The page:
A brand new cast form a historical tableau of leading ladies at this years’ Fringe. Henry VIII’s wives finally get the Hamilton treatment: ‘Tonight. We’re Divorced, Beheaded, LIVE!’ Who needs a throne when you’ve a microphone? Not these six.
Written by Cambridge English and History graduates Toby Marlow and Lucy Moss, Six is given a refreshing kick from a professional cast. The opening number (think Spice Girls meets Chicago’s ‘Cell Block Tango’) gives us an idea of what to expect from the show. It is powerful and catchy with tight harmonies and excellent performances. From here, the musical goes from strength-to-strength, really picking up pace a third of the way through, and the soundtrack is generally good with a few real gems. Marlow and Moss provide consistently intelligent lyrics with wordplay aplenty. Overall, the musical’s concept is simple and is generally well executed. Pun intended.
While the music is excellent, Six lacks a convincing narrative structure. Considering its musical-concert style, this doesn’t necessarily detract from the performance. Naturally though, as audience members, we look for a more driven plot. The dialogue between songs often feels forced and unpolished, with laugh out loud moments few and far between. Unfortunately the script feels pantomime-esque which, against a dazzling soundtrack, detracts from the high points of the show.
Six is undoubtedly at its most exciting when the leading ladies are giving the powerfully written songs their all. The women are vocally flawless with a collectively electric presence. There is truly no weak link amongst these fierce and fabulous Queens. Catherine of Aragon (Jarneia Richard-Noel) and Katherine Parr (Maiya Quansah-Breed) demonstrate particularly strong vocals while Anne Boleyn’s (Millie O’Connell) stage presence is stand-out. Choreographer Carrie-Anne Ingrouille is currently resident choreographer on Hamilton, and it shows. The dances are sassy, compelling and clean-cut. The atmosphere at Underbelly during Six is like nothing else.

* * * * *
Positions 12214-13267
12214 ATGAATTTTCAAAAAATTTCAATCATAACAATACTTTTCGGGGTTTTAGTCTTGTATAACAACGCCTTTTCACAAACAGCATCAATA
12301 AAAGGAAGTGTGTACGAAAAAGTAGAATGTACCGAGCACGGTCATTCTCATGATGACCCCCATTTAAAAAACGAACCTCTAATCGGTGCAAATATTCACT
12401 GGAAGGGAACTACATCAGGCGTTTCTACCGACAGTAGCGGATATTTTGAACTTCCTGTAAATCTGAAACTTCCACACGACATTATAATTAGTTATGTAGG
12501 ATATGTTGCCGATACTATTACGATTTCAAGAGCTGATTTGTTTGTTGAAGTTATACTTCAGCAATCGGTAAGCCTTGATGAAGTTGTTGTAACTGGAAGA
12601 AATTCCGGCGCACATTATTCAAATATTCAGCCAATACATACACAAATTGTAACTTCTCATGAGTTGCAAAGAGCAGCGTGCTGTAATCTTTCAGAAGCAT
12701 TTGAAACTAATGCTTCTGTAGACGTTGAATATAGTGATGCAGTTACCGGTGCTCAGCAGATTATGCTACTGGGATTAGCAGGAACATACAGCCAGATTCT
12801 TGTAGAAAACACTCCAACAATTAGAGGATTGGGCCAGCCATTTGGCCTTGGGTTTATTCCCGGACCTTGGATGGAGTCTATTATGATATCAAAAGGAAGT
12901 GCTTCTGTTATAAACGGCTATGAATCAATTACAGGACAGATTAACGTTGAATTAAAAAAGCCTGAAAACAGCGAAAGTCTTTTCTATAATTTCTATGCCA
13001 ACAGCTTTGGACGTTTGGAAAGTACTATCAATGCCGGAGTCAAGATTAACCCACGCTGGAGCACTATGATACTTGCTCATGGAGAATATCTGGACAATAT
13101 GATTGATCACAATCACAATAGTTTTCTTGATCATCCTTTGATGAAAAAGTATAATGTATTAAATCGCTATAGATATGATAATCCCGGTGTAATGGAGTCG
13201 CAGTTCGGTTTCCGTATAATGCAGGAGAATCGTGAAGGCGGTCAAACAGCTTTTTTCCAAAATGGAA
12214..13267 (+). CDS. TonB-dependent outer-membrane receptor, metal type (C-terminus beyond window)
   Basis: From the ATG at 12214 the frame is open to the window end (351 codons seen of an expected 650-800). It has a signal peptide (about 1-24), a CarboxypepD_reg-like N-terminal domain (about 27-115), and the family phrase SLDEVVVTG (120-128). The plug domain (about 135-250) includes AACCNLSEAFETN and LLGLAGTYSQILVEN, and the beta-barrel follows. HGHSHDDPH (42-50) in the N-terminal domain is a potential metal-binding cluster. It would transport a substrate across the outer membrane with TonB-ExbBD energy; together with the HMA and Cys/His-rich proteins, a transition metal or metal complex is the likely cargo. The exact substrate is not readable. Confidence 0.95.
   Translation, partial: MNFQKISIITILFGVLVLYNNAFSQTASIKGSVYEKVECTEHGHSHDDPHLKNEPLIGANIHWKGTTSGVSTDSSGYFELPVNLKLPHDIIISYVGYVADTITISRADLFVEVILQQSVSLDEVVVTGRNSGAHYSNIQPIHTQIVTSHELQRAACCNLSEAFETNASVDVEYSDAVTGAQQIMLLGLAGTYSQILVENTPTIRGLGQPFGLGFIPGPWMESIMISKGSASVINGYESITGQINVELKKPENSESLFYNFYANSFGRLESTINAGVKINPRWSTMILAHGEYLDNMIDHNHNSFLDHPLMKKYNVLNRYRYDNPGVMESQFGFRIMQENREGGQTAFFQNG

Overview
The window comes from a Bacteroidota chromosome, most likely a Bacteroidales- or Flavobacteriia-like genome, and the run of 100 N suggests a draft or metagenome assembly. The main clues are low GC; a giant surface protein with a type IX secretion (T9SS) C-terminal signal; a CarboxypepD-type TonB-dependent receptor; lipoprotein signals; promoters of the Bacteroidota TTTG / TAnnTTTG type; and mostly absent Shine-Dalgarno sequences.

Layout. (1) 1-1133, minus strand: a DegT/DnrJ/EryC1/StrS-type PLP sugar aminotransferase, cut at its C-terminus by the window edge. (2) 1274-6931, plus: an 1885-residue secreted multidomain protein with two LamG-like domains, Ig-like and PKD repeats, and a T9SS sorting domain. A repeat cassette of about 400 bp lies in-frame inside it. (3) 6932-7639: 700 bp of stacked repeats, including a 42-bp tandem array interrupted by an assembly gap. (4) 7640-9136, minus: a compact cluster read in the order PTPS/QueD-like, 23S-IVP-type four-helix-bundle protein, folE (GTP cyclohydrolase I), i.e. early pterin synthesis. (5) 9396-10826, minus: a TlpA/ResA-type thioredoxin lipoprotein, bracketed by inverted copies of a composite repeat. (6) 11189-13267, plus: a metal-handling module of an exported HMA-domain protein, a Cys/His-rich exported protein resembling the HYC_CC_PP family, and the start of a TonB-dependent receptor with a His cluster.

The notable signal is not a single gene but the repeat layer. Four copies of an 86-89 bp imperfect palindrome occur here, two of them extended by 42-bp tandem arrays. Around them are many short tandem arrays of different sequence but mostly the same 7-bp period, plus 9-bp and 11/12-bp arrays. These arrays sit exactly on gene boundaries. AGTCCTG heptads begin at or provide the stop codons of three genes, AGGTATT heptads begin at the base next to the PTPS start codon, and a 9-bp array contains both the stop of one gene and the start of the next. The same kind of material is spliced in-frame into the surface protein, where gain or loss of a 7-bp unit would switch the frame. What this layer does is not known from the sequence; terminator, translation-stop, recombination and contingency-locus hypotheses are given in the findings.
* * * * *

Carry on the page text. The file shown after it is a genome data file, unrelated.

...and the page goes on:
Quite brilliantly, Six is accessible. All you need is an interest in pop-music or musical theatre, and loving a bit of history can’t hurt but is by no means essential. While the concept of the musical is quite contradictory, the writers do not shy away from this. Six celebrates womanhood and independence without denying the patriarchal framework which confined them. The reason we know the names of these women is because of one man and the historical, religious and political systems in place. We can’t change their places in history but, in being self-aware, Six imaginatively shines a light on what might have been.
Musical theatre fanatics will soon be playing this soundtrack on repeat. Six is an empowering, feel-good and energetic production, certainly worth seeing.
Underbelly, George Square
Aug 5-12, 14-27
Photo Credit: Idil Sukan